FORT WORTH, Texas—The Amon Carter Museum of American Art presents That Day: Laura Wilson on view September 5, 2015, through February 14, 2016. The exhibition of 71 photographs by Laura Wilson introduces the artist’s vision of the American West as a rural, hard-bitten land filled with fiercely independent people. Admission is free.
“Through her photographs, Wilson asks us to recognize the West that is, if not always a patriotic land with wholesome communities, a place where diverse lives can and do coexist,” says John Rohrbach, senior curator of photographs at the Amon Carter.
The subjects of Wilson’s photographs include American Indian communities in South Dakota; debutantes in Laredo, Texas; Hutterite communities in Montana; people along the U.S.-Mexico border; ranchers in West Texas; rodeo performers in Fort Worth; and six-man football teams across Texas.
“I am drawn to people who live in an enclosed world—those people who live in isolated communities, whether by circumstance or accomplishment; I am curious and always want to know more,” says Wilson. “I don’t mean to say one way of life is better than another but merely to say that my wish, as Eudora Welty wrote, ‘would be not to point a finger in judgment but to part a curtain, that invisible shadow that falls between people, the veil of indifference to each other’s presence, each other’s wonder, each other’s human plight.’ ”
Wilson’s interest in the American West began as a child in New England and blossomed when she moved to Texas in 1966. In 1979 she was hired to help Richard Avedon (1923–2004) with the now-classic In the American West project. Over the six years she worked with Avedon, she saw a lot of the rural West; and by watching him interact with his sitters, and by practicing her own photographic documentation of him at work, she established the terms for her own work. She embraced Avedon’s same passion for revealing the human condition, but she broadened this vision with her own unique eye.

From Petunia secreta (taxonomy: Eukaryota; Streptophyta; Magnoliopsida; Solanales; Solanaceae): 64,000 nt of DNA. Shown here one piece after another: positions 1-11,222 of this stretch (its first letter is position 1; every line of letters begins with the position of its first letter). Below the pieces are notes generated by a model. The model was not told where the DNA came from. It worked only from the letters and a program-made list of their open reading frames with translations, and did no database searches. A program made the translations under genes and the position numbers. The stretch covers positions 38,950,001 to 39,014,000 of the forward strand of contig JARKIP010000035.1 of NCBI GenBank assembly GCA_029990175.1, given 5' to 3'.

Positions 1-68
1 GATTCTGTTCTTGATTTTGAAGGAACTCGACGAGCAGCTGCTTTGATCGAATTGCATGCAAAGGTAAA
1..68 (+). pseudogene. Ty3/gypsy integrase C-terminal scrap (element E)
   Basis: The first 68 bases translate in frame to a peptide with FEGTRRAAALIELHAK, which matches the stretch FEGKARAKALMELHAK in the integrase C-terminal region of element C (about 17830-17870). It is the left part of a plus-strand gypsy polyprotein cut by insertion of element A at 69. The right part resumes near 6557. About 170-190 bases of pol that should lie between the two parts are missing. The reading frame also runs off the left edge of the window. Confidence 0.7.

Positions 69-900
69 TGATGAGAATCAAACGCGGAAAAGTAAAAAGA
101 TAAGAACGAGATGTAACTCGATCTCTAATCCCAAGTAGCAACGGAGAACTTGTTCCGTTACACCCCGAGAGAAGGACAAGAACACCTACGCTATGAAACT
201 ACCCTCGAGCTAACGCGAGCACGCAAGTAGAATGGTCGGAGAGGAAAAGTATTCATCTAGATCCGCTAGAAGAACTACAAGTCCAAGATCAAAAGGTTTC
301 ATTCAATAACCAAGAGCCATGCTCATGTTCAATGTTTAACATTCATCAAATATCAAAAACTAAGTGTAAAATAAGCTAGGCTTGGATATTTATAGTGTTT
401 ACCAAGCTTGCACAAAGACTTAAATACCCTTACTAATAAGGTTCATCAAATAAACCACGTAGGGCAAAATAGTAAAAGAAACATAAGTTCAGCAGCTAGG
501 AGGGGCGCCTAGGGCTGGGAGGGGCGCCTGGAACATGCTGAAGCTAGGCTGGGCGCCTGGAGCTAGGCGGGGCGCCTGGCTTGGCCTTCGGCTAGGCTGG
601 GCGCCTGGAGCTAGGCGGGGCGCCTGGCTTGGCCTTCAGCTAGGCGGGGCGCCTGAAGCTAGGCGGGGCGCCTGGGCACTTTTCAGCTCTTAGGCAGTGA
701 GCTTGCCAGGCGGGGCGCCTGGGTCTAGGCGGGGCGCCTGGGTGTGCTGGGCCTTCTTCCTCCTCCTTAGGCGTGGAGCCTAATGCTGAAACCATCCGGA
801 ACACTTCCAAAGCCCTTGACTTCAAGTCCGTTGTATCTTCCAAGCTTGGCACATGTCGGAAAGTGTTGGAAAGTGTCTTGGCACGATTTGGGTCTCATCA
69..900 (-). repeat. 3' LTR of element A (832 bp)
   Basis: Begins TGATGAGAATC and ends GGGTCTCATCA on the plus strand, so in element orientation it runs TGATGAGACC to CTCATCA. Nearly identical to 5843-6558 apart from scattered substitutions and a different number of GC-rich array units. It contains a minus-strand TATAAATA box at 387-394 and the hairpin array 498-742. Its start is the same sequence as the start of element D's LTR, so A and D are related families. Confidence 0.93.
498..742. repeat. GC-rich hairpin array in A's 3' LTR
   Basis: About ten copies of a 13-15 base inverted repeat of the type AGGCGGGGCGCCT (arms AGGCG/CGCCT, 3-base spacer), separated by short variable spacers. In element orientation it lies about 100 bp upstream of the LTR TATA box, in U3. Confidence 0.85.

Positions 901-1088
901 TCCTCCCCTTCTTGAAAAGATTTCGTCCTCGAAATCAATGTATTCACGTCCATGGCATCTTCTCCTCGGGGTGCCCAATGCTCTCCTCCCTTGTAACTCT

“While Avedon always set his subjects against his signature white backdrop, she chose to leave her subjects in their worlds in order to highlight her recognition that going at it alone rarely works in the vast, often unforgiving landscape of the West,” says Rohrbach. “Whereas Avedon’s portraits are in many ways pictures of himself, Wilson’s photographs present communities beyond herself.”
That Day: Laura Wilson is supported in part by generous contributions from the Alturas Foundation, Mollie and Garland Lasater Charitable Fund of the Community Foundation of North Texas, Ruth Mutch, Salle Stemmons and Worthington National Bank. The exhibition is accompanied by the hardcover catalogue That Day: Pictures in the American West published by Yale University Press, which will retail for $50 in the Amon Carter Museum Store in September.
The artist will present a free lecture at the museum about the exhibition on Thursday, October 1 at 6 p.m. Call 817-989-5030 or email firstname.lastname@example.org to reserve your seat beginning September 1. This program on American art, culture and society is made possible by a generous gift from the late Anne Burnett Tandy.
Laura Wilson’s work has appeared in many publications, including The New York Times Magazine, The New Yorker, The Washington Post Magazine and London’s Sunday Times Magazine. She is the author of four books—Hutterites of Montana (Yale University Press, 2000), Watt Matthews of Lambshead (Texas Historical Association, 1989), Avedon at Work (Harry Ransom Humanities Research Center/University of Texas Press, 2003) and Grit and Glory (Bright Sky Press, 2003). Wilson is currently working on two projects, one documents preeminent writers in the United States and abroad—men and women who will have a lasting literary legacy; and the second documents Hollywood directors, screenwriters, cinematographers and actors behind the scenes.